Following are the most common concerns among pregnant women, with information about why you probably don’t need to worry—and when you should. Of course if you have any questions or concerns, call your doctor.
Nausea Though morning sickness feels bad, it’s not bad for the baby. In one of my previous postings, I have focused on nausea. There you can find a bunch of tips for some relief. And it really helps, trust me! When to call the doctor: Nausea is a concern when severe vomiting causes dehydration. Infrequent urination, as well as urine that’s dark and strong-smelling, are key signs. Also call your doctor if you can’t keep food down or are losing more than 1 pound a week.
Bleeding For many women, bleeding is perhaps the scariest symptom they might experience because they associate it with miscarriage. But bleeding during pregnancy, especially in the first trimester, is more common than many realize: About 25 percent of women experience some type of bleeding in the first 13 or so weeks; of those, more than half go on to have perfectly healthy babies. When to call the doctor: Regardless of the possible cause, any bleeding—no matter when it happens—should be reported to your doctor right away.
Cramping Many women feel something akin to menstrual cramps in the early stages of pregnancy. That achy heaviness in the pelvic area is caused by increased blood flow to the uterus and pelvic organs and is a normal part of early pregnancy. When to call the doctor: If you notice consistent cramping on only one side, tell your doctor so she can rule out an ectopic pregnancy or ovarian cyst. Serious cramping in the second or third trimester is more worrisome, as it could indicate early labor, so report that right away as well.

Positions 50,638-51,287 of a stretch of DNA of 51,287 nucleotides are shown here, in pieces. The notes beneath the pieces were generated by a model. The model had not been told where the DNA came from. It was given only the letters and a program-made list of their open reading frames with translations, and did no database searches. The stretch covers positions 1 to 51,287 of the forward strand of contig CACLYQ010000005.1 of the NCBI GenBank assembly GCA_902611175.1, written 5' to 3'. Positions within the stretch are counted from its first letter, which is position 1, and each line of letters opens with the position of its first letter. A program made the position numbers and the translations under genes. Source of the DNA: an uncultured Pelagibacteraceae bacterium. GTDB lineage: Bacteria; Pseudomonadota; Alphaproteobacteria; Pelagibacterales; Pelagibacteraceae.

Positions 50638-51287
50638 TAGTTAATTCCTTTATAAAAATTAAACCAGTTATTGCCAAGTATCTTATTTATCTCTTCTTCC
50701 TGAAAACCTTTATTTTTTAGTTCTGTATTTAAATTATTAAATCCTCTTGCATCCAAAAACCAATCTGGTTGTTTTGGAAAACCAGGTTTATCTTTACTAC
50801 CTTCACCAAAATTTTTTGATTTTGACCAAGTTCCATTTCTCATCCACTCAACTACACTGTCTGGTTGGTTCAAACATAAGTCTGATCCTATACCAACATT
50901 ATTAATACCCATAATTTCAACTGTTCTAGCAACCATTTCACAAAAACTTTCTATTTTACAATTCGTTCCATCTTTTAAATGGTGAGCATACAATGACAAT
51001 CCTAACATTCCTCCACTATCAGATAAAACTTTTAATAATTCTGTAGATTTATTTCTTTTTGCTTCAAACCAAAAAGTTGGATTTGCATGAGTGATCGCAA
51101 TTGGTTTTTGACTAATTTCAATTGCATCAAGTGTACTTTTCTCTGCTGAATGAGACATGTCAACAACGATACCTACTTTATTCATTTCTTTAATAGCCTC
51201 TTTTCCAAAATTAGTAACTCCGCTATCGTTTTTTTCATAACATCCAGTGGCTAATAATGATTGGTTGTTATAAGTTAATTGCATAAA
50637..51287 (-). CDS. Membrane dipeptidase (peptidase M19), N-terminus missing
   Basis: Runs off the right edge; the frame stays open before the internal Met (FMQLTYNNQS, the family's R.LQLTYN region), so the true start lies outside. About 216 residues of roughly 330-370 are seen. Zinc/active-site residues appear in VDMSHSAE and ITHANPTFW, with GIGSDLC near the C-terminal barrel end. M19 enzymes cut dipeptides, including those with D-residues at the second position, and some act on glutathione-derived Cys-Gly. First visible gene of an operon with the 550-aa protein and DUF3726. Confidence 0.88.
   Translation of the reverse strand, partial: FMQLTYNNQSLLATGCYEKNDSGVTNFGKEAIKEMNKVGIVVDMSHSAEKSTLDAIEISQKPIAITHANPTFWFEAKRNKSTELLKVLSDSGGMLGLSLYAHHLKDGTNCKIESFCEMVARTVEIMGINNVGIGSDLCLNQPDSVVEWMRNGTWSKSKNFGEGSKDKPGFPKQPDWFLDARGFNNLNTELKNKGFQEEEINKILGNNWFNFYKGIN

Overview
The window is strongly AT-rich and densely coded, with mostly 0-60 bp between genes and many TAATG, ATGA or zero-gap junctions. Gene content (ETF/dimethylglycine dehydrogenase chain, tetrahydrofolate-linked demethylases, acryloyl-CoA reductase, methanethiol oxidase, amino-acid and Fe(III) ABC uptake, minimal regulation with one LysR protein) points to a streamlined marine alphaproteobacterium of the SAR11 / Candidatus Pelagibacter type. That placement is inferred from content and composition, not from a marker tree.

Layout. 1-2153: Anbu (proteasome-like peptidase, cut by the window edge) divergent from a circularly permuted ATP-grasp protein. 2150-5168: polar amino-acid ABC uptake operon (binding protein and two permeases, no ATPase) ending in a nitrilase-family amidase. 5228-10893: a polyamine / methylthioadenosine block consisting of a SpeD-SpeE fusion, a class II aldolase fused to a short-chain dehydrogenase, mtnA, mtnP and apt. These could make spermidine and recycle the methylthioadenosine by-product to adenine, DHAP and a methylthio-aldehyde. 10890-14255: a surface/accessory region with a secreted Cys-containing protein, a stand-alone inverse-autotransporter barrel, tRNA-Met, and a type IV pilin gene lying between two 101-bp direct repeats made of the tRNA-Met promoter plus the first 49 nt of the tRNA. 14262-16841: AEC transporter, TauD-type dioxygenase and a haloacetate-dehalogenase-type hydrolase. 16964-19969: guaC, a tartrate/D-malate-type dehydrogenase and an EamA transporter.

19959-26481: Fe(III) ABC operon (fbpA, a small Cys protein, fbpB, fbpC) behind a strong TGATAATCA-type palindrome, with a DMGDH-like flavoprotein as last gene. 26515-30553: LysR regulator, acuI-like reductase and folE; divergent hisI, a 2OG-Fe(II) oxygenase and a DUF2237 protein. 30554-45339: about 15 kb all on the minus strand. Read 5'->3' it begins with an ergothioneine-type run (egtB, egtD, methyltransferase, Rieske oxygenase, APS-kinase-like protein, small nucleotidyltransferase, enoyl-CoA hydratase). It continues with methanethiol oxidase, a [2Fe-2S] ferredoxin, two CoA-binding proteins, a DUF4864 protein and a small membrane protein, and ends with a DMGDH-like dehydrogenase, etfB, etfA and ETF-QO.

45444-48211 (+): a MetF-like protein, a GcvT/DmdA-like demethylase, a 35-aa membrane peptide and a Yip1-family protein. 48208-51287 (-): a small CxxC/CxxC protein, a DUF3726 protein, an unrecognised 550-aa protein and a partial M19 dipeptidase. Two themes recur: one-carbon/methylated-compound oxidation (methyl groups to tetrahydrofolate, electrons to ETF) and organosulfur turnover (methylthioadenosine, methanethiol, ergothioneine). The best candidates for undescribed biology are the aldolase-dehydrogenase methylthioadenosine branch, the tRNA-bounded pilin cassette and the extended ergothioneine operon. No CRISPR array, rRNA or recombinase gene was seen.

Contractions Many women experience random contractions, often called Braxton-Hicks contractions, after 24 weeks. These are normal as long as they are irregular and sporadic. When to call the doctor: If contractions seem regular (time them to be sure), call your doctor. She’ll want to make sure you’re not in real labor.
Reduced Movement Women usually start to feel their babies move sometime between weeks 18 and 24. After that first kick, the movements gradually become stronger and more frequent; it can be scary if they suddenly seem to cease. Less movement can be a simple matter of a woman being so busy that she doesn’t notice her baby moving. When to call the doctor: If you haven’t felt your baby kick by the 20th week, call your doctor. Chances are the baby has been moving but you simply haven’t felt it; your doctor will determine whether she wants to follow up.
Discharge Unusual and excessive discharge is a part of pregnancy. Your cervix is undergoing many changes, which create normal mucous discharge. When to call the doctor: If discharge is accompanied by burning, itching or a foul smell, see your doctor. You could have an infection.
Wetness When a pregnant woman sees wet sheets, she thinks, My water has broken! But more likely, that little wetness on your sheets or underpants is only urine. Because pregnancy can put pressure on the bladder, many women leak urine without realizing it. When to call the doctor: If the wetting persists or seems like a lot, call your doctor. She’ll want to be sure you’re not leaking amniotic fluid, which is a concern before the 37th week because such leakage could trigger labor or lead to infection.
Swelling Pregnant women retain excess fluid because of the extra water-retaining hormones in the body. In addition, a woman’s blood volume increases by 30 to 50 percent in preparation for labor and delivery. When to call the doctor: Sudden swelling accompanied by a headache may be a sign of preeclampsia, a dangerous condition of pregnancy. Call your doctor if you experience this after your 28th week.
I hope these concerns help ease your mind. Remember a vast majority of babies come out just fine. Good luck!pregnancy baby pregnant new born children infant weekly pregnancy weekly maternity expecting due date parenting ultrasound labor mother newborn fertility parents childbirth family